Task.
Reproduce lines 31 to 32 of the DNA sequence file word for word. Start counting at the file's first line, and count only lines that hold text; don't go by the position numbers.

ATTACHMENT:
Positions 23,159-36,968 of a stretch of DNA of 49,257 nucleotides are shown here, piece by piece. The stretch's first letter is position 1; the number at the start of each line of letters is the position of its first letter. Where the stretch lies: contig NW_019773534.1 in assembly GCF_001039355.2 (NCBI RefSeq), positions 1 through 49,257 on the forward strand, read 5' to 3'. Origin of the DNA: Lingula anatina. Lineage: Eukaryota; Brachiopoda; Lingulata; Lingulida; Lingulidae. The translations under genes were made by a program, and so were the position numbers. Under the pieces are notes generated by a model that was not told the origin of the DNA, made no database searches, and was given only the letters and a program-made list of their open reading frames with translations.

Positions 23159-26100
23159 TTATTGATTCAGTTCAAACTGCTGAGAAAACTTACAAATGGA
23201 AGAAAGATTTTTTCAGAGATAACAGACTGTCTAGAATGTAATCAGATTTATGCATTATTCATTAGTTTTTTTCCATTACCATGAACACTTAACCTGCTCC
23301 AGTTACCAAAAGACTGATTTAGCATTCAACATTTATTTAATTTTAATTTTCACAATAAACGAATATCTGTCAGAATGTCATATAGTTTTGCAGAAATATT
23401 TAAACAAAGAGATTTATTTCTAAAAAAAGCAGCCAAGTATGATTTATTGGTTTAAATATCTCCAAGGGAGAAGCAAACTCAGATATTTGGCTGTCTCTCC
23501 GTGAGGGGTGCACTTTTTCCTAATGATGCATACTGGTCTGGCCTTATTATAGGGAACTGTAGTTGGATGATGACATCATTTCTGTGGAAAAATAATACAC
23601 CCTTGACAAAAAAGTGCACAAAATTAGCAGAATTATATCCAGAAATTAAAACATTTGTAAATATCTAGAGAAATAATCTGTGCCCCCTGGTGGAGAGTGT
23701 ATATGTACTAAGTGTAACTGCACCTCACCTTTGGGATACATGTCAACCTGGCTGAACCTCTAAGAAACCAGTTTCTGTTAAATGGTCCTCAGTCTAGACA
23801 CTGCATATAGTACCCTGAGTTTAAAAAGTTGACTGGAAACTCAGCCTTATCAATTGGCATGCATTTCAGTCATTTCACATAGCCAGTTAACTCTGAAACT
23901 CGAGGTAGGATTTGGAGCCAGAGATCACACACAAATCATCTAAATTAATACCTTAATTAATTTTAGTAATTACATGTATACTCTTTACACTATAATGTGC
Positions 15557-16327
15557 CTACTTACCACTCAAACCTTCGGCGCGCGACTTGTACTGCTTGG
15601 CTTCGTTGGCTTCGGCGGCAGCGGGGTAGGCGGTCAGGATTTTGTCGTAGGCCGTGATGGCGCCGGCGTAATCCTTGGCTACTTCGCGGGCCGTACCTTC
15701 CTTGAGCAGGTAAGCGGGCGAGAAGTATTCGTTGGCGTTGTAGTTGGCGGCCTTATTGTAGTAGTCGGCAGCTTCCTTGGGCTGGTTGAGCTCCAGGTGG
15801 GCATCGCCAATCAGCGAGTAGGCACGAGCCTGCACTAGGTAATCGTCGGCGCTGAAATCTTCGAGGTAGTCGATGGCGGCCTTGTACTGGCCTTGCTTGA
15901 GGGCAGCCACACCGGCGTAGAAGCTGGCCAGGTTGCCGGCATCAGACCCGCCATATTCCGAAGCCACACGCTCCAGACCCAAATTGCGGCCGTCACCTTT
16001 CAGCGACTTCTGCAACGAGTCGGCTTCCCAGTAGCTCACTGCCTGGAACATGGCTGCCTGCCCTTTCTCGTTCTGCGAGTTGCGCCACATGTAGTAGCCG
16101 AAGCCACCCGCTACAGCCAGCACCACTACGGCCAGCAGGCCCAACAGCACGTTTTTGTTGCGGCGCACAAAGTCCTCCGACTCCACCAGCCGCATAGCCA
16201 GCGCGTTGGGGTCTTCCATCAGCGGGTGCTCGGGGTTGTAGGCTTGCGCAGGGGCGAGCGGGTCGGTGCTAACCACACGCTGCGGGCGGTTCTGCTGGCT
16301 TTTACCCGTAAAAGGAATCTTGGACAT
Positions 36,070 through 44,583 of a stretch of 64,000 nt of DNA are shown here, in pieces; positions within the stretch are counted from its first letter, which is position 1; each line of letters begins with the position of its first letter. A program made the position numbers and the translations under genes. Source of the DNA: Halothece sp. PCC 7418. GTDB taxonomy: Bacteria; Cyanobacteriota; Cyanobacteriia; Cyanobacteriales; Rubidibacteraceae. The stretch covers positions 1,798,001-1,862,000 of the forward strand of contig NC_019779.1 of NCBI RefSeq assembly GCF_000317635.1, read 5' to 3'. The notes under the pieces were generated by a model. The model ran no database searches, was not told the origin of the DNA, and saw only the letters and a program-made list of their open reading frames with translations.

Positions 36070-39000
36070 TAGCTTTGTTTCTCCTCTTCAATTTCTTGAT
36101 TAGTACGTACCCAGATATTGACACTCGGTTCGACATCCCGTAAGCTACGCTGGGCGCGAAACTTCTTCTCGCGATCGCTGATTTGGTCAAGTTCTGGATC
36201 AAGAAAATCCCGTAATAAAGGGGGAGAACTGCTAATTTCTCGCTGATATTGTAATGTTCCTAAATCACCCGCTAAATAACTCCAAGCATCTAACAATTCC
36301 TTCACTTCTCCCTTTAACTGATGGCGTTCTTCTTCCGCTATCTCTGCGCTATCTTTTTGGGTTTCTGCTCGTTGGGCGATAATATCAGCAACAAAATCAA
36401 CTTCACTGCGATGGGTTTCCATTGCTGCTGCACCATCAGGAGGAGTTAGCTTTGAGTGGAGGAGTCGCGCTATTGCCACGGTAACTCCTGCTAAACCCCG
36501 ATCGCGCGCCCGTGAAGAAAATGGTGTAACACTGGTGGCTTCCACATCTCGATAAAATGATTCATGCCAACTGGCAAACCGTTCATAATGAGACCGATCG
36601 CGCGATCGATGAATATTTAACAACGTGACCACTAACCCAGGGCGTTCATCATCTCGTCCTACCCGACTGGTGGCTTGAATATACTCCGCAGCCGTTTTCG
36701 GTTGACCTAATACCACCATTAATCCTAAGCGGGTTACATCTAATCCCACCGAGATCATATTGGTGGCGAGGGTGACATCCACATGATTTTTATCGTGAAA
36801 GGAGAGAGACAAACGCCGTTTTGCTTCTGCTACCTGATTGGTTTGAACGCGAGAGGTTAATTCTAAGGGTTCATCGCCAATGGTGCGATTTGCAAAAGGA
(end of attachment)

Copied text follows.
36701 GTTGACCTAATACCACCATTAATCCTAAGCGGGTTACATCTAATCCCACCGAGATCATATTGGTGGCGAGGGTGACATCCACATGATTTTTATCGTGAAA
36801 GGAGAGAGACAAACGCCGTTTTGCTTCTGCTACCTGATTGGTTTGAACGCGAGAGGTTAATTCTAAGGGTTCATCGCCAATGGTGCGATTTGCAAAAGGA